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of ten weekly lectures. The university extension plan comprises lectures, the syllabus, class work, written work, guided reading, students' clubs, and final examination at the end of the course. The class work, written work, students' clubs, and final examination are voluntary.
This work is connected with the university extension department of the University of the State of New York, and final examinations are conducted by the State regents.
1. Laws, 1846, chapter 40. Charter of Madison University. 2. Laws, 1848, chapter 165. Act authorizing change of location. 3. Senate document 37, 1819. Memorial praying for repeal of this act. 4. Senate document 52, 1819. Remonstrance against repeal. 5. Assembly document 111, 1818. Report on bill relating to Madison University. 6. Historical address by Dr. George W. Eaton. 7. Historical and statistical record, page 238. 8. Assembly document 309, 1810. Report of committee recommending the grant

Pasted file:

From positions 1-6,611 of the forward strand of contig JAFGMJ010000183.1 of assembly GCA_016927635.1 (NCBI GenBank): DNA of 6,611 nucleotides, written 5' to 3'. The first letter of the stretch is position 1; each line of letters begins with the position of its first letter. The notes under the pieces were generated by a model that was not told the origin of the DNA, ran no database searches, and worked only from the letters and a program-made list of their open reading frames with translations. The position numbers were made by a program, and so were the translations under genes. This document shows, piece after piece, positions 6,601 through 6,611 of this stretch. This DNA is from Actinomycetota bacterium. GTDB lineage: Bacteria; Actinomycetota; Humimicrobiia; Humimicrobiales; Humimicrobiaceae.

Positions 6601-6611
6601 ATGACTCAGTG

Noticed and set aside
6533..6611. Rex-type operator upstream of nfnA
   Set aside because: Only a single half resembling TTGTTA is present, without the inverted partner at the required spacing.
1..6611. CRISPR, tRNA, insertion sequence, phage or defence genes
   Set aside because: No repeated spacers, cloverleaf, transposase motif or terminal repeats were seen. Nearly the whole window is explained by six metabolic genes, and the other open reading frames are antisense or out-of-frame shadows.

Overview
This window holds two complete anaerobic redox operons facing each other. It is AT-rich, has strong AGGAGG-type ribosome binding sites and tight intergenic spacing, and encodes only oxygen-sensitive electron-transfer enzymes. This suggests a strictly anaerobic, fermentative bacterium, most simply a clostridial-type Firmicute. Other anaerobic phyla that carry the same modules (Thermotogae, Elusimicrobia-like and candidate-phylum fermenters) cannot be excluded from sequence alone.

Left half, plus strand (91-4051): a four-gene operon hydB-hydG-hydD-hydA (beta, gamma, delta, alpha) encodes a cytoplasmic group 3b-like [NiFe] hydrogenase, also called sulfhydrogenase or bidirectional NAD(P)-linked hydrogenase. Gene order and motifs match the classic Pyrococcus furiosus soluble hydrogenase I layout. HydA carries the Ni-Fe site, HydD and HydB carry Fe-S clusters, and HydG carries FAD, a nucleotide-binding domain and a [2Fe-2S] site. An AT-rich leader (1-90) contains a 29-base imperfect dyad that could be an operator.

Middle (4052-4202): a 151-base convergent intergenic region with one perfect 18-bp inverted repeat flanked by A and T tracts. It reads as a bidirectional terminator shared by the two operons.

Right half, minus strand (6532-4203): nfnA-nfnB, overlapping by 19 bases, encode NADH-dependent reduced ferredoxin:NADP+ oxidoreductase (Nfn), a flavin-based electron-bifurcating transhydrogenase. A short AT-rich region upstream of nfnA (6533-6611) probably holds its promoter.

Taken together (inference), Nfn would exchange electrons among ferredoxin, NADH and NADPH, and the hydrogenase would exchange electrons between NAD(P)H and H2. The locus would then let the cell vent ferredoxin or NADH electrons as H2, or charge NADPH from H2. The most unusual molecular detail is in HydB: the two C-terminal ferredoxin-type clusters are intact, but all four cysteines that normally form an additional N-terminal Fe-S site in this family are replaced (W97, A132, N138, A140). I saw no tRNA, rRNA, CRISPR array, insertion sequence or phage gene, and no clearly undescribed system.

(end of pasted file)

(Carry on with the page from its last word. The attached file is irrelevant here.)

of a collegiate charter on the ground that the work had been of collegiate grade since 1834, when the course of study was extended to eight years, and included an academic, a collegiate, and a theological department, and that the collegiate department was in reality a college, although it had no power to confer degrees. This attempt at incorporation was not carried
into effect until 1846. 9. Endowment circular, 1851. 10. Historical sketch, 1852. 11. Laws, 18.53, chapter 64. 12. Charter of Madison University, 1865. 13. “ The First Half Century of Madison University,"1819-1869, or the jubilee vol
ume, containing sketches of 1,100 living and deceased alumni, with 15 portraits of founders, presidents, and patrons; also the exercises of the semicentennial anniversary, President Eaton's historical address, lists of collegiate and theological graduates, the financial history, sketches of officers and teachers, a general catalogue of students, both graduates and
nongraduates, and other historical matter, 1872, pp. 503. 14. Charter and statutes. 1888,
UNIVERSITY OF BUFFALO, 1846. This institution was chartered with full collegiate powers May 11, 1846. Its generai philosophical work was never organized, however, and it is composed only of the following special schools:
l'niversity of Buffalo, James 0. Putnam, chancellor; Buffalo law school; medical department; college of pharmacy; college of dentistry; school of pedagogy.
ST. JOHN'S COLLEGE. 1846. FORDHAM. This college, located at Fordham, is under the management of the Jesuit fathers. Two kinds of instruction are offered, classical and